“If you aren’t anyone important, why are you doing this new thing that no one has ever heard of—baptism? Why are you washing God’s people, who are circumcised and marked with the seal of his covenant, telling us that we are unclean, even though we do not worship idols, even though we avoid unclean meat, even though we have God’s Law?”
John answers, “My baptism is only with water. It can’t make you clean to stand before God. It is only a picture. But there is one standing in the midst of you that you don’t know. You are looking for someone great and powerful. This one you don’t know is so mighty, so glorious, that I am not fit even to untie His shoe, much less take them off and wash His feet. I have come as a messenger so that when He begins to preach and reveal himself you will not miss Him. Even though you have God’s Law and His promise, you are unclean, just like the Gentiles who worship idols. But the One who is standing among you is powerful enough to make you clean before God.”
A great and mighty One is coming to you to make you clean.
It seems like the story from John’s gospel doesn’t have much to do with us today. The Messiah has come already. We all believe this in the Church. We look for Him to come again on the Last Day to save us.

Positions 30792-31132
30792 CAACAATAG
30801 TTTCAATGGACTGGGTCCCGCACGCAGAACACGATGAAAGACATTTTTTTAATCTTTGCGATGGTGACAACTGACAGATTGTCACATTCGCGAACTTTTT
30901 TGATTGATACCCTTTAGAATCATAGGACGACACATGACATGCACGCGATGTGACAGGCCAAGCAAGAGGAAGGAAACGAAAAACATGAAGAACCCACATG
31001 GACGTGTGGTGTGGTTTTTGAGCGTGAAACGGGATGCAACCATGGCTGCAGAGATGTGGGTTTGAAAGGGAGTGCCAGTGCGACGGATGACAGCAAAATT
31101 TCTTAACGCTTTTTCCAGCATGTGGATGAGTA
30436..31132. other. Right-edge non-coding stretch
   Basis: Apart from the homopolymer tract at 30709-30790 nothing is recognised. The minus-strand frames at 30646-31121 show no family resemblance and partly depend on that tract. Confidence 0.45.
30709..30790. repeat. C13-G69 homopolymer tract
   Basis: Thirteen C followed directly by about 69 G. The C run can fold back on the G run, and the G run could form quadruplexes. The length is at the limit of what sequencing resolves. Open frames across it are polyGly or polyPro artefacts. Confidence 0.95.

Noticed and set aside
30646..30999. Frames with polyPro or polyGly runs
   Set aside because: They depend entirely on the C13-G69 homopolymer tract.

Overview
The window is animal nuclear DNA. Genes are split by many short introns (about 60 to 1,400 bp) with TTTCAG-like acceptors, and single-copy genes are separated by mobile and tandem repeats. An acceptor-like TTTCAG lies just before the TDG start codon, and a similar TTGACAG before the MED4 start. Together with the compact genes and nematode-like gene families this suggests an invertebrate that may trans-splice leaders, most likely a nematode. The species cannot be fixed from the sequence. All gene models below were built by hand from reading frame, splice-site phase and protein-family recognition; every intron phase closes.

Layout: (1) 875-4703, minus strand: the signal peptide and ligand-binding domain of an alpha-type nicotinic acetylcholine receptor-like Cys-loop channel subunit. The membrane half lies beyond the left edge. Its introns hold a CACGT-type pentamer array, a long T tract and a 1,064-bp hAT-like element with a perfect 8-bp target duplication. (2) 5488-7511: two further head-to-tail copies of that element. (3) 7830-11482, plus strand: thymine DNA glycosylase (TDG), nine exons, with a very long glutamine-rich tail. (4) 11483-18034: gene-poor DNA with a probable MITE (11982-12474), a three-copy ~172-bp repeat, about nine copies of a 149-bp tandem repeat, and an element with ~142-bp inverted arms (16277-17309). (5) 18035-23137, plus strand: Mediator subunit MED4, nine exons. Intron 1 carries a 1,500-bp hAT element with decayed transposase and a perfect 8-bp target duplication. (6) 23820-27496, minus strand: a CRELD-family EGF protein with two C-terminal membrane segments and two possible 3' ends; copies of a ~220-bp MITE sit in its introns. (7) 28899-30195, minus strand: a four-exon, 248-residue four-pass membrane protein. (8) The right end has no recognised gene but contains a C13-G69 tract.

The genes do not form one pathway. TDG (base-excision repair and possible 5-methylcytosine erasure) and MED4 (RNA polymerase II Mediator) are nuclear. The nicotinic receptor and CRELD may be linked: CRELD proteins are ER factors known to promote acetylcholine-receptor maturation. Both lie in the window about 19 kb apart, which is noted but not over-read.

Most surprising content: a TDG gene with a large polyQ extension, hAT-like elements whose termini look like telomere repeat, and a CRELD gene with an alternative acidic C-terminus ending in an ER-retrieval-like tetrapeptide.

But John’s preaching to the Jews is also a word for us. Among you stands one you do not know, he said.
Jesus is among us as He was among the Jews. St. Paul wrote in 2 Corinthians 13: You seek proof that Christ is speaking in me. He is not weak in dealing with you, but is powerful among you…do you not realize this about yourselves, that Jesus Christ is in you? (v. 3, 5) Even though Jesus had already come and ascended into heaven, He was in the midst of the church in Ephesus. He still is among the gathered people of the Church. He is present in the church through the ministers of the Word when they preach His Word—present not in weakness, but in power. He is present in His Word when it is joined to water and to bread and wine—in the Sacraments. He is also present in those who believe the Word.
Among you stands one you do not know. Christians, of course, do know Jesus. Jesus is not unknown to you. And yet we don’t fully know Him. And what we do know, we often forget. The One who is among us in the preaching of His Word, in Baptism, in His Body and Blood, is so great that John the Baptist was not worthy to untie his shoe or unbuckle his sandal. He is great with a greatness that goes far beyond anything human beings recognize as great. He doesn’t have the honor of a great family name; He isn’t a powerful, effective leader; a moving speaker; a great organizer.